This is what I’ve seen from the studio this week. There are still some red leaves.
This week has seen the completion of the first section of samples from the countermarche loom. I have been evaluating and fine tuning the actual working of the loom while experimenting with different effects with wool/lycra, overtwist yarns on 2/16 wool in combination with loom controlled shibori. During the process I have also experimented with different treadlings. This has meant crawling under the loom and doing the appropriate tie ups, a difficult enough process when the warp isn’t on and even more so when in the middle of a warp. Each tie up change gave me the opportunity to do a bit more fine tuning with the mechanics of the loom till finally I have got it working more efficiently. I have implemented a system using knitting needles to secure the cord positions in the treadles. This has made changing the tie ups much quicker and easier to accomplish.
I have cut off the first set of samples and completed the dying and washing to activate the overtwist and lycra. This set of samples is going to be the basis on which I will complete the series of scarves left on this warp.
During the dying of the samples, I also took the opportunity to dye a section of bookmarks. One of these used woven shibori while the others used other folding, tying and clamping techniques. Once dyed, I “burnt” the bookmark with the woven shibori in a candle. On removing the resist threads, I discovered interesting scorch marks as opposed to burnt out patterns. What I enjoyed about this experiment is how the memory of the folds is evident once the resists are removed.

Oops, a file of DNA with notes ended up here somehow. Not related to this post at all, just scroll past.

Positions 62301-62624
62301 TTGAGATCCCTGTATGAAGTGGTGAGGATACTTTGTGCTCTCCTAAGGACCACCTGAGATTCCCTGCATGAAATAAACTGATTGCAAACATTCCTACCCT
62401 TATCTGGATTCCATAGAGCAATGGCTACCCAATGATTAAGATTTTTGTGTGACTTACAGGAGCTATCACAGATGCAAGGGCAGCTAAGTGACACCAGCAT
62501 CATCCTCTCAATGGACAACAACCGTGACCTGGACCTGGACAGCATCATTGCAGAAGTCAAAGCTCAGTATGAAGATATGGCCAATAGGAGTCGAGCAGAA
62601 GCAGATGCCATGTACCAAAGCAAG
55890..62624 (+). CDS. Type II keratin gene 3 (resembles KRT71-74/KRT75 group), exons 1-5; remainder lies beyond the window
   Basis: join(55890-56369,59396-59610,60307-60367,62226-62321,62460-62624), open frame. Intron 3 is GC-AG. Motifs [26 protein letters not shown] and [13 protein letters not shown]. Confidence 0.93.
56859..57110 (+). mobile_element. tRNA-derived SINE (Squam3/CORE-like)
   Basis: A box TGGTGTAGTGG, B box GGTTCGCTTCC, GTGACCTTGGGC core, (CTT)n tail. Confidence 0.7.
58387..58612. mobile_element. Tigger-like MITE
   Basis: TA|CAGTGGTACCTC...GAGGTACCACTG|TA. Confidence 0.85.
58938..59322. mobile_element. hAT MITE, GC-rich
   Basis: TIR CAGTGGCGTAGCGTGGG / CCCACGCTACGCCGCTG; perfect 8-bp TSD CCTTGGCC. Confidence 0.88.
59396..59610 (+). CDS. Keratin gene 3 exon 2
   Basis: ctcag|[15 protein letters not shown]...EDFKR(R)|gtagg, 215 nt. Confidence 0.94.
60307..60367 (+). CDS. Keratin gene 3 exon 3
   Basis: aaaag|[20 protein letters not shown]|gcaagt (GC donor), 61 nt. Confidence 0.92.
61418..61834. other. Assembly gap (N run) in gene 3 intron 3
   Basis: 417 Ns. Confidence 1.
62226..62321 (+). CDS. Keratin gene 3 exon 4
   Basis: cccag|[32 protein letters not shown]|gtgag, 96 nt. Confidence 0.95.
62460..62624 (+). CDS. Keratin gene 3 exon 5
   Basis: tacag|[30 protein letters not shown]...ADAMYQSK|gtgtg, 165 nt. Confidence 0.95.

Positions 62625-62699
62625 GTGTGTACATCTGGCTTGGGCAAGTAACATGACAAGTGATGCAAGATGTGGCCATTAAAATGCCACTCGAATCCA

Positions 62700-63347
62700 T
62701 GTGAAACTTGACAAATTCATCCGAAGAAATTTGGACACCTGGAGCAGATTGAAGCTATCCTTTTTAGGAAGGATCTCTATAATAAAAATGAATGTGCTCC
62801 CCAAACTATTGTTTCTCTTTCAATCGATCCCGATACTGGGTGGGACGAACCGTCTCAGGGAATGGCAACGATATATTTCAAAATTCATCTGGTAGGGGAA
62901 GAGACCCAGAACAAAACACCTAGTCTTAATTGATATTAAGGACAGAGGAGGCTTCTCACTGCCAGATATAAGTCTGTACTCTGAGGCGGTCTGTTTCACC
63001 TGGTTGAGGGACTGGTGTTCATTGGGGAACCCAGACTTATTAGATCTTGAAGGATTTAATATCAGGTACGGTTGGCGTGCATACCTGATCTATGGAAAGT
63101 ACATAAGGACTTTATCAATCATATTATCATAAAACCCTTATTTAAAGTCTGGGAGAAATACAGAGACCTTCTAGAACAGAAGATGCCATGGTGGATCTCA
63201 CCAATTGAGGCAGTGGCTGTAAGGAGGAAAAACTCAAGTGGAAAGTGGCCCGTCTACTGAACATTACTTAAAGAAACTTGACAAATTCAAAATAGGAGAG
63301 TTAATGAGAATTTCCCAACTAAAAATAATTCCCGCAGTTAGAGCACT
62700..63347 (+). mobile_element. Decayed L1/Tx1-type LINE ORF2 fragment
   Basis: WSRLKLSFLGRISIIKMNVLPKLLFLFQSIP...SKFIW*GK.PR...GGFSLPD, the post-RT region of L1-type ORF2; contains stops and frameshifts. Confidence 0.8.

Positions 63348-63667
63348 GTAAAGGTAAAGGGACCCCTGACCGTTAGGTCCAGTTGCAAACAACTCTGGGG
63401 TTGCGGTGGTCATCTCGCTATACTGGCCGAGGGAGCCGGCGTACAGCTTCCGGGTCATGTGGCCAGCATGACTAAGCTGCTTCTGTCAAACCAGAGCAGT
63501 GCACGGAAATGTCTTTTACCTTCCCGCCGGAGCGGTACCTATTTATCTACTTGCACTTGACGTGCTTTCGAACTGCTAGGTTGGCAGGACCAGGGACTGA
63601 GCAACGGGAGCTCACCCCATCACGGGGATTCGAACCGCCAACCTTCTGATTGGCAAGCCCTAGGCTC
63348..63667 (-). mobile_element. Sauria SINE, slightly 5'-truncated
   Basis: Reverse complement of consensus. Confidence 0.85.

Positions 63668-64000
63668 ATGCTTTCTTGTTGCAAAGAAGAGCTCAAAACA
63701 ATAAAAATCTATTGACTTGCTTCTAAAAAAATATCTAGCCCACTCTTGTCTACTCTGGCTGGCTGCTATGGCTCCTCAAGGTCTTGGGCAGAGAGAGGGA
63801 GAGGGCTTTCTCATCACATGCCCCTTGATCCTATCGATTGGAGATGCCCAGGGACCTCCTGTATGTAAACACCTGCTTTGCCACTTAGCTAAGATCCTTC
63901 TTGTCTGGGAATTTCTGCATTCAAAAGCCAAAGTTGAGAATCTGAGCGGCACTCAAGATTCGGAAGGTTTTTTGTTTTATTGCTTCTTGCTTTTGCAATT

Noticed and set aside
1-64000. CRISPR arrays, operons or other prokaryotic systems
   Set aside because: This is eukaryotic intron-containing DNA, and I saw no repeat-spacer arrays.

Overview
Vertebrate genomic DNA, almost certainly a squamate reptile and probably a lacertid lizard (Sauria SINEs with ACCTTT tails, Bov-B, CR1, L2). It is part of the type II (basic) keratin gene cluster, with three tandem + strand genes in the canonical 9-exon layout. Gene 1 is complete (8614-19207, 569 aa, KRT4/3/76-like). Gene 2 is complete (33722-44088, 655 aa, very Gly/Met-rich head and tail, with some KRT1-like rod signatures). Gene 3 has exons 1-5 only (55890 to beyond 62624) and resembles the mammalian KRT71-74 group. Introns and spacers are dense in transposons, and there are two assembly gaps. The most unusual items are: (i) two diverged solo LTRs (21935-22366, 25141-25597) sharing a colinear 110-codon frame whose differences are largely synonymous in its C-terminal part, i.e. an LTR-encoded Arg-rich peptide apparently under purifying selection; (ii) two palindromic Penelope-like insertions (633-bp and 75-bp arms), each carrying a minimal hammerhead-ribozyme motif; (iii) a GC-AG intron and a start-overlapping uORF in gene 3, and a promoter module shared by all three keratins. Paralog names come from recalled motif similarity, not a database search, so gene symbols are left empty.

I have gained an extra class to teach as the result of Elizabeth Nagel’s accident. She unfortunately had contact with a car and has ended up in hospital. She is a remarkable lady and very positive but unfortunately it is going to take some time for her to recover from her injuries. I am enjoying the challenge of teaching a very diverse range of activities in both classes (her Tuesday one and my Saturday one) as they have been set up as student driven with each person choosing their own project. As a result, I have great diversity with for example, some working on floor rugs, scarves and wraps in different structures, a bamboo blind, and others exploring specific structures with sampling in woven shibori, basic twills and doubleweave. I am also enjoying getting to know the people in each class. They have all been very welcoming and I also received lots of advice on places to visit and things to do.
I am becoming very cultured. This week was capped off by jazz in the Joadja winery, on the way to Berrima. The performance was inside the shed with all the barrels. The surroundings added quite an interesting ambience to the event. What a delightful way to spend a Sunday afternoon!